|Jeff Schechtman:||What about the argument that it’s not enough to just lighten the footprint at this point? That because of all the damage that has been done for all those years that you were talking about, that in fact we have to be more drastic in the way we cut back.|
|Andrew McAfee:||There’s one area where I completely agree with that argument and that is global warming. We are cooking the planet, we need to stop. And even though total greenhouse gas emissions from America now are on a downward trend, that’s not enough. They need to go down much more quickly and the rest of the world has to start to decarbonize starting yesterday. This is really urgent homework for the 21st century. So I completely believe that. Where I part company with some of the arguments that I hear is that we need to make radical changes in order to save the planet from global warming. And if I ask people what they mean by radical changes, I hear some version of restricting what people can do or centrally planning economies. And I think both of those are terrible ideas. I think they are miserable for your humanity and they will not accomplish the goals.|
|Andrew McAfee:||So the point I make in the book is that global warming is bad and greenhouse gases are a particularly tall kind of pollution to solve. So they are difficult to fix but they’re not mysterious. They’re air pollution. And we have a great track record, in the rich world anyway, of succeeding at that. The point I want to make is that greenhouse gases are pollution and we know how to deal with pollution. And the critical thing is to realize that markets and technology put together will not solve pollution on their own. We have to bring in an aware public that wants the pollution levels reduced and governments that listen to the will of other people and put in place smart policies like a cap and trade program, like a carbon dividend, things that we hear about today. If we can summon the political will and do that, we can effectively tackle global warming. It’s not mysterious, it’s just difficult.|
|Jeff Schechtman:||The argument is that we can’t do that and continue to grow the economy at the same time.|
|Andrew McAfee:||Right. And I don’t agree with that argument at all. The exact same arguments were made about reducing air pollution levels from sulfur dioxide and other pollutants in the late sixties, early seventies in the United States. The incumbent industries obviously didn’t want their costs increased so they said, “Look, first of all, the pollution is not that bad. And second of all, reducing it will hamper our standard of living.” Neither of those statements was true and because we did smart things to deal with that kind of pollution, the cost of mitigating it were actually a fraction of the original estimates. So the way to think about this is if you make pollution expensive, like you make resources expensive, companies will innovate like crazy to reduce that cost. And that’s the basic idea behind the carbon dividend, which was championed by William Nordhaus who won the Nobel prize last year in economics. Bring pollution into the market system, make it expensive, watch companies reduce their spending on it.|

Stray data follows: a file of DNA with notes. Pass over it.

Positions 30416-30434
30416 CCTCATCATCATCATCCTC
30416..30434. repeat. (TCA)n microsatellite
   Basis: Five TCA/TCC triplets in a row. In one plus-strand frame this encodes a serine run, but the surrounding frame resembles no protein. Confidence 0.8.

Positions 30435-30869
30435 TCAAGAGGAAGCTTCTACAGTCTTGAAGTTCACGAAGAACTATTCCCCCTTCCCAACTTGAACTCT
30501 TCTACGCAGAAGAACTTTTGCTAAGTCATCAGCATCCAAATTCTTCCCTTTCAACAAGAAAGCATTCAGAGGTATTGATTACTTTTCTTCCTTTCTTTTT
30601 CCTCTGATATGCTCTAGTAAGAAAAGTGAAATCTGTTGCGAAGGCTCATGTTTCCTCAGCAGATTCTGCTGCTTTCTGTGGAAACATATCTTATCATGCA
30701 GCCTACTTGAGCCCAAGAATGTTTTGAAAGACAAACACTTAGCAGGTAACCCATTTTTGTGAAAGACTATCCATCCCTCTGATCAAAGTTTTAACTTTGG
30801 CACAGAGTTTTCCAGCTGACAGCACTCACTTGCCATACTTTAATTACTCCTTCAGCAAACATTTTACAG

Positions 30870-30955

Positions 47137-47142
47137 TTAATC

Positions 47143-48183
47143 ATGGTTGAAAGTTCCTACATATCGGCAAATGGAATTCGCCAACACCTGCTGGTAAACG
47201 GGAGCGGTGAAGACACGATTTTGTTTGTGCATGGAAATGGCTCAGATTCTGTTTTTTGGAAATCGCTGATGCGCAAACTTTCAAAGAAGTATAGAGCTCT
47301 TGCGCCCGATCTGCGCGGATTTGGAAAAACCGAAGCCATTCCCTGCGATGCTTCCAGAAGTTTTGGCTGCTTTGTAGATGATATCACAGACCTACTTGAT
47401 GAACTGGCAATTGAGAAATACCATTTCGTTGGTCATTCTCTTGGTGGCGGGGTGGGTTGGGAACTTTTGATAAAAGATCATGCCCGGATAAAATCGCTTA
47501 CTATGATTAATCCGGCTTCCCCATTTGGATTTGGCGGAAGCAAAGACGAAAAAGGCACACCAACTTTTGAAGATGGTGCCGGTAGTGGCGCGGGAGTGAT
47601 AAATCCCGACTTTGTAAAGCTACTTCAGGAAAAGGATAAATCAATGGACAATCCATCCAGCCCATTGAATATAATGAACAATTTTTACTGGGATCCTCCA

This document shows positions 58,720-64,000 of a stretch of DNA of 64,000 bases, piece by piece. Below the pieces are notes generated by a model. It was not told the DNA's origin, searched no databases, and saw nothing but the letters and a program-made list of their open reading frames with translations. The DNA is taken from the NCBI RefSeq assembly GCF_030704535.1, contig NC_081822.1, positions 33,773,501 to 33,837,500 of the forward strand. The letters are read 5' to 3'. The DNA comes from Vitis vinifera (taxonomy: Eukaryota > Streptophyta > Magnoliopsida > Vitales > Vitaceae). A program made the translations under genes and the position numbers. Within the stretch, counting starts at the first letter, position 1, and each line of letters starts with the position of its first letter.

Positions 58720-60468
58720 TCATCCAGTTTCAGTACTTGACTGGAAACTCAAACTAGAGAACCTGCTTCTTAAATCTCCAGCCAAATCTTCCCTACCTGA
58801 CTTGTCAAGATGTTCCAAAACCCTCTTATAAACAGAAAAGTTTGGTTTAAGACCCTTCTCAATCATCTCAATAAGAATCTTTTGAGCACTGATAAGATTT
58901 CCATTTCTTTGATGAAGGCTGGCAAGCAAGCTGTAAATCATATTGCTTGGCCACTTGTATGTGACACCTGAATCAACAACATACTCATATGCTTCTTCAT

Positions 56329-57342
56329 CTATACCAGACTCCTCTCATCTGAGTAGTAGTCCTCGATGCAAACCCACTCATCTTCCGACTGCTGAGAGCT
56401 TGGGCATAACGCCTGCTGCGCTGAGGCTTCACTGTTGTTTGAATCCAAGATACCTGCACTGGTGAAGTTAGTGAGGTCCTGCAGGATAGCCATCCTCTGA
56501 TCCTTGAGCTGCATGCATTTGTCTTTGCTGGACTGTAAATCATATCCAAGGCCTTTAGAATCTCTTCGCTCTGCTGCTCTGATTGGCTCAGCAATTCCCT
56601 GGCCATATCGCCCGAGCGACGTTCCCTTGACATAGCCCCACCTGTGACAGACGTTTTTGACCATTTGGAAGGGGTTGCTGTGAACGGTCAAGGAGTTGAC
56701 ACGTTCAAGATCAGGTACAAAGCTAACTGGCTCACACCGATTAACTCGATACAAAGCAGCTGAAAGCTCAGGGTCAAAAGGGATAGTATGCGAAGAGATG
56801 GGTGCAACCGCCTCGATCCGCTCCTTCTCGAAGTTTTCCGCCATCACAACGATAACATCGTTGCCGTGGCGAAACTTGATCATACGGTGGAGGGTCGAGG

|Jeff Schechtman:||And this goes to the heart of the idea that we need to use the market system, that we need to use the fundamentals of capitalism in order to most effectively and most rapidly address these issues.|
|Andrew McAfee:||That’s exactly right. And that strikes some people as odd or perverse or even immoral in some ways. If capitalism is what is causing the pollution, we certainly can’t fix the pollution with capitalism. That logic is not correct. And we know that because when we put things like sulfur dioxide pollution into the market system, we literally created markets to allow companies to buy and sell and trade the right to pollute. That was a stunning success for the environmental movement. So like I say several times in More from Less, we actually know the playbook now for treading more lightly on our planet over time. If we decide not to use that playbook, shame on us.|
|Jeff Schechtman:||What about what technology is giving us today to begin to address some of these issues?|
|Andrew McAfee:||Technology helps us in lots of different ways. The engine in your car is simultaneously more fuel efficient, more powerful and lighter. Physically weighs less than the car engines of a generation or two ago. So we can consume fewer fossil fuels as we do all of our driving around. We’re also seeing really exciting bundle of technologies for lower carbon energy or a lower carbon economy, and that ranges everything from solar to wind and other kinds of renewables. I would absolutely put nuclear in that mix. We have this amazing technology that’s very potent, scalable. It actually is safe. It’s somewhat cost effective. It’s extremely green, but because of the ick factor, because a lot of us have this visceral reaction against nuclear, it’s not even on the table in a lot of places, which is just a complete mistake and a crying shame. If we want to decarbonize our energy world, nuclear is going to have to be part of that mix.|
|Jeff Schechtman:||Given though that nuclear is so expensive and takes so long before we can move forward with it, given the realities of really trying to build new nuclear facilities, is that a realistic thing to even be looking at?|
|Andrew McAfee:||It absolutely is. It does take a while to build a nuclear facility. Part of that is because we put a lot of restrictions in place on it and we give a lot of different groups the power to hold things up. I think we’re unnecessarily handcuffing nuclear power. And you point out it is in some ways comparatively expensive. However, we have subsidized wind and solar for many, many years. We’re subsidizing this one kind of green energy and complaining that this other kind is too expensive. And then the last point on that is when you look at Europe, the countries that have the lowest electricity prices are essentially France and Sweden. They are the most nuclearized countries in Europe. I don’t think that’s a coincidence.|